How to Make Wine in a Gallon Jug

by G.K. Bayne

Items you will need

  • Gallon jug with small opening
  • 8 12-oz. cans of 100 percent grape juice concentrate
  • 2 cups sugar
  • Saucepan
  • Red wine yeast
  • Heavy balloon
  • 3 to 4 feet food-grade plastic tubing
  • Bottles with caps

A gallon jug is the perfect size to make your first batch of wine at home. It helps you gain the experience needed to make larger batches and gives you a tasty wine to drink. If you do make a mistake in the wine-making process, tossing a gallon doesn't seem like a big deal. You can make wine in a gallon jug with common household items; all you will need to purchase is the wine yeast needed for fermentation.

Step 1

Wash and rinse thoroughly a one-gallon jug. The jug can be made of glass or plastic. A one-gallon milk jug will work just fine.

Step 2

Thaw eight 12-oz. cans of 100 percent grape juice concentrate. Pour the juice into the gallon jug.

Step 3

Heat 1 cup of water in a saucepan and stir in 2 cups of sugar. Stir until the sugar is dissolved.

Step 4

Pour the sugar water into the gallon jug with the juice.

Step 5

Add in one package of red wine yeast.

Step 6

Secure the opening of the balloon over the opening of the gallon jug. Set the jug in a warm area where the temperature will remain constant. Within two days, you will see the balloon begin to expand.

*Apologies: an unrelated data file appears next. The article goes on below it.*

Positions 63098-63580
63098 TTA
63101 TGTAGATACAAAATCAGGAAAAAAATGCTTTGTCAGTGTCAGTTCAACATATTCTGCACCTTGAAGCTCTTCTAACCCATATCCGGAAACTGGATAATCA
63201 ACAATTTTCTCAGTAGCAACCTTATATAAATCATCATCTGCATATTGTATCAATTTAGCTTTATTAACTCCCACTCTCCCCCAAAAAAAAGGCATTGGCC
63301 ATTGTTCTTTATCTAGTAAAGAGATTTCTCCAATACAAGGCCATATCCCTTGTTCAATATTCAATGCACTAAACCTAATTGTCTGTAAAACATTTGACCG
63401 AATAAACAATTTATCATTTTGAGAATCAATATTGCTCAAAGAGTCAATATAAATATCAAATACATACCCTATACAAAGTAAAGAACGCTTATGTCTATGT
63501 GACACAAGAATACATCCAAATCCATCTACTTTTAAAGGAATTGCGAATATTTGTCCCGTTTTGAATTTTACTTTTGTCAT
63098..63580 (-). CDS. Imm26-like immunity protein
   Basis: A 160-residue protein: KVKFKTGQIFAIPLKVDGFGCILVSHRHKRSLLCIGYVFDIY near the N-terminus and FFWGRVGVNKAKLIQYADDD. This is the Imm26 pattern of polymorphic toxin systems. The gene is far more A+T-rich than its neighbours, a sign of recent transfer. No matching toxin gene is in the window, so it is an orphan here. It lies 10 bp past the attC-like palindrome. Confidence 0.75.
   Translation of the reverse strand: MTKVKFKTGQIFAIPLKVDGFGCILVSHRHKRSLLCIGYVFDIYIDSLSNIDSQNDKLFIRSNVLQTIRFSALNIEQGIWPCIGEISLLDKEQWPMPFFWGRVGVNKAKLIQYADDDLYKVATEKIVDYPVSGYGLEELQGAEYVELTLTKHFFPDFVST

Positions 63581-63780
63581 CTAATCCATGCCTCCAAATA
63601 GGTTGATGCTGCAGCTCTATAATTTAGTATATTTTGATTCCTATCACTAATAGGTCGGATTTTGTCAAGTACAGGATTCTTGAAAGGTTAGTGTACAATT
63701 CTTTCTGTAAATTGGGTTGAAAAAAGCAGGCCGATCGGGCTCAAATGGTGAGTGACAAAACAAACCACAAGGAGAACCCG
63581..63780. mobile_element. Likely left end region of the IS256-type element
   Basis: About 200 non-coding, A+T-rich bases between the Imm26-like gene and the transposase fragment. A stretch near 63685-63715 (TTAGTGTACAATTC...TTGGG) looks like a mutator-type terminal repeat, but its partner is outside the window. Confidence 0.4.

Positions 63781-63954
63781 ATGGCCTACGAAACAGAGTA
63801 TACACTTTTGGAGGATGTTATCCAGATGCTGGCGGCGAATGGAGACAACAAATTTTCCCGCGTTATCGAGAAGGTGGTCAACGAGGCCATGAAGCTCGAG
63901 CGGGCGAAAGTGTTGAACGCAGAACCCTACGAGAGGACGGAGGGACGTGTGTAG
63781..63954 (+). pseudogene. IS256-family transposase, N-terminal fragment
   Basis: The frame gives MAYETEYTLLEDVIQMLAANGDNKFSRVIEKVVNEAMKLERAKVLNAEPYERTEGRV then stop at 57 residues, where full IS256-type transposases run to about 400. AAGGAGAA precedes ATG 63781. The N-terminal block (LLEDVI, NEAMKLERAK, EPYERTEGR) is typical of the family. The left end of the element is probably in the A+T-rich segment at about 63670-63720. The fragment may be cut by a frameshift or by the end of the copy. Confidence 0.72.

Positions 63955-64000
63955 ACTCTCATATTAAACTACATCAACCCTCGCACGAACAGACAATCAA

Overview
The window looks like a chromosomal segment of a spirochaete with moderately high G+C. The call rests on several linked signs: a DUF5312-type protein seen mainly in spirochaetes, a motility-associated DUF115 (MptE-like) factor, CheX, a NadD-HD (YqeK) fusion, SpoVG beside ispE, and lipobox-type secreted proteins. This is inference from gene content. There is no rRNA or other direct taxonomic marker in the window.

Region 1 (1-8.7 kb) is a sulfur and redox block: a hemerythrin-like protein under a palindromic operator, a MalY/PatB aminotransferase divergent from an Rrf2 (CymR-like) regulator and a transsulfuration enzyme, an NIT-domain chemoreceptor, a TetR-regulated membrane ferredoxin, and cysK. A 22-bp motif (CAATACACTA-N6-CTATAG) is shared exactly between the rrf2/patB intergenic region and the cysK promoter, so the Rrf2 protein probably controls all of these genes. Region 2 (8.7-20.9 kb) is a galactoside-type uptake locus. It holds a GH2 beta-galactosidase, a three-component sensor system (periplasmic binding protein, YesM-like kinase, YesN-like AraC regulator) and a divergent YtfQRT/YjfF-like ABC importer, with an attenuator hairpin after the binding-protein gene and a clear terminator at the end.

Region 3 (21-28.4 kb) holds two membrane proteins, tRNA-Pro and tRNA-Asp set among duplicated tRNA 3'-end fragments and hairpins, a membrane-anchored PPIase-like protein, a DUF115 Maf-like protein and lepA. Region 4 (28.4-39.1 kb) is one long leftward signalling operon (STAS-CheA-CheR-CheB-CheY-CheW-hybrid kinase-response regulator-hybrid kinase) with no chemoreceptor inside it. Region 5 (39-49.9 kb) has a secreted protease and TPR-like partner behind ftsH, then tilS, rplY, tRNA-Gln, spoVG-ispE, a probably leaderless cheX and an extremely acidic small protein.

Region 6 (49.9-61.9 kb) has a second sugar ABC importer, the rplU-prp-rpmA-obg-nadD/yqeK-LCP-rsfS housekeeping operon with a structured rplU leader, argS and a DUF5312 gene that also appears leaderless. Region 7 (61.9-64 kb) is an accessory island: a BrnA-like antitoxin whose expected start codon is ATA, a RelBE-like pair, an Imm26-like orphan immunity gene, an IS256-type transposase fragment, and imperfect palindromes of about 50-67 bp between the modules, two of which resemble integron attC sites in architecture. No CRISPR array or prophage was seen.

Step 7

Allow the wine to ferment until the balloon collapses and falls over flat. This will take between 45 and 60 days.

Step 8

Siphon the wine from the jug into bottles using a 3 to 4 foot length of food-grade plastic tubing.

Step 9

Cap the bottles and store the wine in a cool, dark place until ready to drink.

Tips

  • Clean, empty soda bottles work well for storing wine.

    Undiluted grape juice concentrate makes a wine with a heavier bodied flavor. You can dilute the concentrate 50/50 with water if desired for a lighter wine.

    Red wine yeast is available at most brew shops and online for a minimal cost.

    You can also make wine in a gallon jug from fresh grapes, berries and other fruits.

References (2)